An EASA Part 66/147 approved manual on Human Factors fully compliant as EASA Module 9 up through level 3. Produced in cooperation with HATA, Hellenic Aviation Training Academy.
A very complete manual covering human factors in the aviation maintenance environment including physiological, and psychological aspects, human interaction, communications, risk management, workforce dynamics as well as understanding and managing human related errors.
Emphasis is given to the MEDA model (Maintenance Error Decision Aid) including its philosophy and process, how to develop and implement the program, along with a sample MEDA form and detailed instructions and advice on how to complete it while getting the most of the program.
From the Preface:
Human Factors is the study of how an aircraft mechanic interacts with the working environment. In the case of aircraft maintenance, it is the study of how a mechanic’s performance is influenced by such issues as the design of aircraft systems, the physical and mental state of the mechanic, the effects of emotions, and the interaction and communication with the other colleagues of the aviation community, such as flight crew members and other personnel.
As an aircraft mechanic, it is important to stay aware of the mental and physical standards required for the type of maintenance work to be done. This module provides information on human factors related to aircraft maintenance activities.
The proper decision making is used by aircraft mechanics to consistently determine the best course of action in response to a given set of circumstances. The importance of learning effective decision making skills cannot be overemphasized. While progress is continually being made in the advancement of technical training methods, aircraft equipment and systems, and services for mechanics, human errors will be made and accidents will still occur. Despite all the changes in technology to improve flight safety, one factor remains the same: the human factor. It is estimated that approximately 80% of all aviation accidents are caused by human errors.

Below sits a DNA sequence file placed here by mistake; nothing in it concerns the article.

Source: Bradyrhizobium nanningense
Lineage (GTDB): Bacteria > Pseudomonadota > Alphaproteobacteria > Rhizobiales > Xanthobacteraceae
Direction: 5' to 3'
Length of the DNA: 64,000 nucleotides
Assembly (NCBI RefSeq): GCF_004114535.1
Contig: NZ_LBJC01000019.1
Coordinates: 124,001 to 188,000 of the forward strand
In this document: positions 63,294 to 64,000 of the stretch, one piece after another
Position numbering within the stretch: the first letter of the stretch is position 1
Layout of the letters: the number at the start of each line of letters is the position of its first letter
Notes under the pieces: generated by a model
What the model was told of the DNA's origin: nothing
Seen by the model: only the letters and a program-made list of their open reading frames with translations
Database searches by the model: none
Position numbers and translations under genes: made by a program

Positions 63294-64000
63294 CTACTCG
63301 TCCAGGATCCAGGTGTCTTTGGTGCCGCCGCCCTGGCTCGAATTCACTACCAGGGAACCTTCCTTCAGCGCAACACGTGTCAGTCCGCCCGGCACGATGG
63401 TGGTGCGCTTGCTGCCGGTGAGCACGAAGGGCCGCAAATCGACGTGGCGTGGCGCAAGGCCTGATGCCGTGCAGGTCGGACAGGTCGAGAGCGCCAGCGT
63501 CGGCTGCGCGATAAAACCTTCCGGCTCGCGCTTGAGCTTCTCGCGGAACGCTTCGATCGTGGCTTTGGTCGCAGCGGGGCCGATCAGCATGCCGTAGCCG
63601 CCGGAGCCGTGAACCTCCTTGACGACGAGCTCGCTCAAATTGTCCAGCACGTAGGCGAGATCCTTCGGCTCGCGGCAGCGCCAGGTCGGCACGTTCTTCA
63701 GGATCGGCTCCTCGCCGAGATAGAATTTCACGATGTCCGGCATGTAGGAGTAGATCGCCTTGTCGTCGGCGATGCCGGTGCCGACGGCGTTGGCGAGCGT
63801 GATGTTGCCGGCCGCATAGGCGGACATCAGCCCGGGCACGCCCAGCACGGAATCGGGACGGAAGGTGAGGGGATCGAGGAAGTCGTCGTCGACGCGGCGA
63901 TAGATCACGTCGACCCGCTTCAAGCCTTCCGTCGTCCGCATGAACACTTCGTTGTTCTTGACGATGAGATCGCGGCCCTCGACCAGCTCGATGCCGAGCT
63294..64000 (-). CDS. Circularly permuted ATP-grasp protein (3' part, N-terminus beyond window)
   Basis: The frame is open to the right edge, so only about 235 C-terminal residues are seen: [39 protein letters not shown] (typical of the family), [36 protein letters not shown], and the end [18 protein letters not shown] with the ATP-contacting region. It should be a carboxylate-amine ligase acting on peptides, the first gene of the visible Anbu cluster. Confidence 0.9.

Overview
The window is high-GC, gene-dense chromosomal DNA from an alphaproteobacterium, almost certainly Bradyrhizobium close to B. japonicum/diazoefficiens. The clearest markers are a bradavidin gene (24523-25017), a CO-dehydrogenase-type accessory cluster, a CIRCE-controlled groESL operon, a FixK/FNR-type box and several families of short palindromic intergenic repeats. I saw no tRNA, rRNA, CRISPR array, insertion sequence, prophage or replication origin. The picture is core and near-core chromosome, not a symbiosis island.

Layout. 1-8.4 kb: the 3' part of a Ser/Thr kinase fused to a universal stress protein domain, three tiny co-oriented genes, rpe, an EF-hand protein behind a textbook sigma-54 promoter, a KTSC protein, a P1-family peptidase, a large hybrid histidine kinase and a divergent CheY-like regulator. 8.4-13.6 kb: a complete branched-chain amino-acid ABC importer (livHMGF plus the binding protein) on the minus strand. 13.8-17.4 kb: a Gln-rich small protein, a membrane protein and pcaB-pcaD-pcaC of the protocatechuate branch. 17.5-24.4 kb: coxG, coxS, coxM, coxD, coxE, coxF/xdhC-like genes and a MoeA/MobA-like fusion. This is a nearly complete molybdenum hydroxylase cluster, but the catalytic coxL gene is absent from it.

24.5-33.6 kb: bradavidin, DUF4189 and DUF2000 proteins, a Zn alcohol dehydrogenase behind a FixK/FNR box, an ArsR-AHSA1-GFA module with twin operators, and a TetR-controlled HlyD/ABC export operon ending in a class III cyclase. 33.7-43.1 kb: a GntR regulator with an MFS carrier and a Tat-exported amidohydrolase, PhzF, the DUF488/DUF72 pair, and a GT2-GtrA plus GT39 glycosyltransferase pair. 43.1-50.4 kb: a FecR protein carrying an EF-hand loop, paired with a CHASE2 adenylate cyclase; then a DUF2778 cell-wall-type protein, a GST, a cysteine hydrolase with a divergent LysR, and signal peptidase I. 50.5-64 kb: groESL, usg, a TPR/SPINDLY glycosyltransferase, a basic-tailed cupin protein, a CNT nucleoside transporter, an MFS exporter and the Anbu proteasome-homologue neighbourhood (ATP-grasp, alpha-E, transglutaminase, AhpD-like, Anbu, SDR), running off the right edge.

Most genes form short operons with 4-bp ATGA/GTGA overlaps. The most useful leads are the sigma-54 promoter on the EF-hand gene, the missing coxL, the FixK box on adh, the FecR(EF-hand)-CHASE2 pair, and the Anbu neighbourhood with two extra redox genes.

Historically, the term “human error” has been used to describe the causes of these accidents. Maintenance error means that an action or decision made by the mechanic was the cause, or a contributing factor that led to the accident. This definition also includes the mechanic’s failure to make a decision or take action. From a broader perspective, the phrase “human factors related” more appropriately describes these accidents since it is usually not a single factor that leads to an accident, but a chain of events triggered by a number of factors.
The poor judgment chain, sometimes referred to as the “error chain,” is a term used to describe this concept of contributing factors in a human factors - related accident.
Breaking one link in the chain normally is all that is necessary to change the outcome of the sequence of events.